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L. Wexler; The Role of the Judicial Branch during the Long War: Drone Courts, Damage Suits, and FOIA Requests in Applying International Humanitarian Law in Judicial and Quasi -Judicial Bodies – International and Domestic Aspects





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This chapter reviews the role United States (US) courts play in regulating the use of drones for targeted killings, in the context of counter terrorism operations. These drone strikes sometimes kill civilians who are not the target of the attack. Consequently, the question arises whether these strikes are conducted in violation of International Humanitarian Law (IHL), which prohibits targeting of civilians unless civilian casualties, also known as collateral damage, are “proportionate” to the military advantage sought. What role do courts play in regulating this practice?

The author explains that courts tend to see two kinds of lawsuits in relation to drones casualties. Some plaintiffs seek a substantive ruling from the courts as to whether an armed conflict exists or existed at the relevant time, and if so, whether IHL has been properly applied, seeking remedies such as damages and injunctions, while others merely seek access to information that the government will not generally not disclose except by judicial intervention. These are the so-called Freedom of Information Act (FOIA) requests regarding drone strikes. The author suggests that the judiciary may play an important role in the debate over the executive branch’s decisions regarding IHL, even when it declines to speak on the substance of such cases. First, advocates may use courts as a forum in which to argue for greater transparency and accountability in relation to drones practice. Second, individuals whose FOIA requests (including an appeal) have been denied by the agency to which they applied, may file a lawsuit.  Such lawsuits likewise provide a public forum for challenging a lack of transparency and sometimes generate additional media attention to whatever it is that remains undisclosed.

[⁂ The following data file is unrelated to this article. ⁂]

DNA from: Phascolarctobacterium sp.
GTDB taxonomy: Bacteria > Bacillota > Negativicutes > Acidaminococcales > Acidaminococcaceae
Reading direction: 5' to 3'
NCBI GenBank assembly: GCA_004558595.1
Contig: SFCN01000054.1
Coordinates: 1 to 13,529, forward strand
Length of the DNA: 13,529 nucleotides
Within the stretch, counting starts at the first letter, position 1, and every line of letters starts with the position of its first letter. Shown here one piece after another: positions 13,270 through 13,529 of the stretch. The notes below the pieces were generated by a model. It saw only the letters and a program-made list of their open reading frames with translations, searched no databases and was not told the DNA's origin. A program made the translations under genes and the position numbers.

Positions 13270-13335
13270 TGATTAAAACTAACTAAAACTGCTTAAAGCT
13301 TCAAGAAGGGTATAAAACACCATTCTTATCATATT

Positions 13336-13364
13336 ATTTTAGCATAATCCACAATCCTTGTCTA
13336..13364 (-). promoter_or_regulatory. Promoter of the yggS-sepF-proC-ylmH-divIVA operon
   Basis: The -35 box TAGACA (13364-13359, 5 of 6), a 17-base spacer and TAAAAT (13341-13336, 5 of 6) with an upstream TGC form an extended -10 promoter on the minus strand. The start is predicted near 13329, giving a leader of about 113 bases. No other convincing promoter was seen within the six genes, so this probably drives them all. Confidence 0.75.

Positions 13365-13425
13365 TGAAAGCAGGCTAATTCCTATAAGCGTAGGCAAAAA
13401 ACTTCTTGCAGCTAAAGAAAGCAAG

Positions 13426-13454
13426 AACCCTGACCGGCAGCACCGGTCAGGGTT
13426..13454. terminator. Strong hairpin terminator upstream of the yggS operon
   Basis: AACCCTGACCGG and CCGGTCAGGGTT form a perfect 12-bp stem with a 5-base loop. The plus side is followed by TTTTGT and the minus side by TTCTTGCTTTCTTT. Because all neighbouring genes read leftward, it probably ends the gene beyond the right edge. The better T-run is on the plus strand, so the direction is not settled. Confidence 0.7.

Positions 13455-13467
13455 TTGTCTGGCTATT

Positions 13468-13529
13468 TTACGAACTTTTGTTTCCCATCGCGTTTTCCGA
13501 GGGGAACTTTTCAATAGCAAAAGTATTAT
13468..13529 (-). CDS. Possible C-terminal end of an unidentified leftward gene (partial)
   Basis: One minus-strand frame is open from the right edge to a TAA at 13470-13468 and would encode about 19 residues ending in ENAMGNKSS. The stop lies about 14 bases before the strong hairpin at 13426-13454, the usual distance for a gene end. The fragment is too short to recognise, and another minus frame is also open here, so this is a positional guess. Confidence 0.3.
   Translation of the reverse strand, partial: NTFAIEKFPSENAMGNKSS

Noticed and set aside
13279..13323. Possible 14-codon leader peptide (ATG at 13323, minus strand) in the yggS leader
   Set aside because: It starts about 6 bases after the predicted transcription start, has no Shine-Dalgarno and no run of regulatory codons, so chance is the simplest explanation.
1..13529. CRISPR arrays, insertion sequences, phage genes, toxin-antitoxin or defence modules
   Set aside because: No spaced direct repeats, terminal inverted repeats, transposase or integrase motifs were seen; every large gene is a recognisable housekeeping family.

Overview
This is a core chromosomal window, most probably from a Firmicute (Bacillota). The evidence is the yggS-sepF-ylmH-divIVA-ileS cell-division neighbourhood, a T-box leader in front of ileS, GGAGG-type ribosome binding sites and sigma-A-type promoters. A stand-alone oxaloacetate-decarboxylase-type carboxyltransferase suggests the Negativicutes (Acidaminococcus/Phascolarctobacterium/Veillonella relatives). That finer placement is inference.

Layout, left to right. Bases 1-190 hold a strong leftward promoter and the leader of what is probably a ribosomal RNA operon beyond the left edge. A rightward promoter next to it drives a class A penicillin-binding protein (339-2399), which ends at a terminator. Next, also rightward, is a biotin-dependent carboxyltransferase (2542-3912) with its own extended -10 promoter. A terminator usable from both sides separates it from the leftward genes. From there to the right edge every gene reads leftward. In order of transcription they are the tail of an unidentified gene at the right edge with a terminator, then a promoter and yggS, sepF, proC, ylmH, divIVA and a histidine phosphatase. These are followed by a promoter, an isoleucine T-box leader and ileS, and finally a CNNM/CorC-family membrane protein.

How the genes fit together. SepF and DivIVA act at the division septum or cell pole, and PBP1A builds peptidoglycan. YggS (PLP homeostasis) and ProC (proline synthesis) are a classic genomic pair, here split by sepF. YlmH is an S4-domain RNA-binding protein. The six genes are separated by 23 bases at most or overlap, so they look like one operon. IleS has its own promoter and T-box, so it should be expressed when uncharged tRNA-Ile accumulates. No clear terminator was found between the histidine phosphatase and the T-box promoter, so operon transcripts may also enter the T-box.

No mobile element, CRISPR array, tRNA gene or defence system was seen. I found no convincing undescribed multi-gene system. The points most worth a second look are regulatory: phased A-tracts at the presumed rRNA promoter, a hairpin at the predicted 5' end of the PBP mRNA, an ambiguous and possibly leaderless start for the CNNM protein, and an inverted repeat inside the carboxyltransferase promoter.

Finally, Congress may pass legislation that would (a) facilitate prospective review of kill lists through a so-called ‘drone court’ that could consider questions about specific strike operations, such as whether the government is acting sufficiently to minimize civilian casualties, or (b) establish a court-ordered damages regime for unlawful targeted killings. This would nullify procedural barriers –such as the state secrets privilege and sovereign immunity doctrines– that have thwarted suits by plaintiffs affected by unlawful killings by a drone strike. The author argues that even the threat of judicial involvement may influence executive branch behaviour. More generally, lawsuits are part of a larger movement pressing for greater transparency and accountability. They provide a platform for media attention to the issue. Finally, in addition to domestic lawsuits, the article identifies international actors, including UN Special Rapporteurs, that serve as promotors for accountability and transparency through quasi-judicial activity.

While the author is sceptical as to the likelihood that courts will ever reach the point of adjudicating on the merits of IHL questions, he concludes that the creative use of judicial intervention has helped insert IHL into the public debate over targeted killings and encourage greater accountability.

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